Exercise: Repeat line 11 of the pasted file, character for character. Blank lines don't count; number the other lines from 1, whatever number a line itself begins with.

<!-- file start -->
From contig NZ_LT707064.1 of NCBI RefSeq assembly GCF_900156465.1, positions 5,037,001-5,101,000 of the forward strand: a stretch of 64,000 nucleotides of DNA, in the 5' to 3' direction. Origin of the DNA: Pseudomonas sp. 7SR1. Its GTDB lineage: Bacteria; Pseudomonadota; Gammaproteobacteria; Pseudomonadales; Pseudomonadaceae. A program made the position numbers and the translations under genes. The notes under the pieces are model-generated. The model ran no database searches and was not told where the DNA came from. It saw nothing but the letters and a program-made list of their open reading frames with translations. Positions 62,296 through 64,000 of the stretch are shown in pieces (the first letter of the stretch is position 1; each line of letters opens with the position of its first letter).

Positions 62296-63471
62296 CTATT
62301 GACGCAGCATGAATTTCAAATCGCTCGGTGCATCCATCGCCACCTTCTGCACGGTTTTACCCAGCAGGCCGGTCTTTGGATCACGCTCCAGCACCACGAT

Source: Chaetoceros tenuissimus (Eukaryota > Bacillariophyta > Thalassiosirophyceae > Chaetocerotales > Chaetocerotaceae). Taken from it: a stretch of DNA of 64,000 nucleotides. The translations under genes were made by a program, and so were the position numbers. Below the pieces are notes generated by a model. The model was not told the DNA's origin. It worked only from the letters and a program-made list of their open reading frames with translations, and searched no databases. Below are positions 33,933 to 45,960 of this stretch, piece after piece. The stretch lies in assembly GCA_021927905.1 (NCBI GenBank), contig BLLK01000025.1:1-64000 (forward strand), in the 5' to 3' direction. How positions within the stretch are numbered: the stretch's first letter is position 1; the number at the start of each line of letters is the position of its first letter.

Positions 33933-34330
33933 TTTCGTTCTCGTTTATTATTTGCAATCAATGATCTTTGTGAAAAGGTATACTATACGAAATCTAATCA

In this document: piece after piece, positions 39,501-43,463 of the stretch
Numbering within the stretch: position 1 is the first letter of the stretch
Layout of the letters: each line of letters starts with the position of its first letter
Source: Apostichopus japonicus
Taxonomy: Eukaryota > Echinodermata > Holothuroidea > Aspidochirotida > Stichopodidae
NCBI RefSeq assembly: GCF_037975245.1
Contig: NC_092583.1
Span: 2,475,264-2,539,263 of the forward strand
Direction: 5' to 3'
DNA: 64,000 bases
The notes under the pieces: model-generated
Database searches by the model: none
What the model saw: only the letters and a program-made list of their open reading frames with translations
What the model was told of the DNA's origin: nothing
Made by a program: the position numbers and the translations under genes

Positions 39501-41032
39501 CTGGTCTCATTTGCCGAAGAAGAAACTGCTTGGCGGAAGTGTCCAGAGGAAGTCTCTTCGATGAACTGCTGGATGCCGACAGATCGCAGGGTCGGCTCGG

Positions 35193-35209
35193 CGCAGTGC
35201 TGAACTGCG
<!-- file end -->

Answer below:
Source: Apostichopus japonicus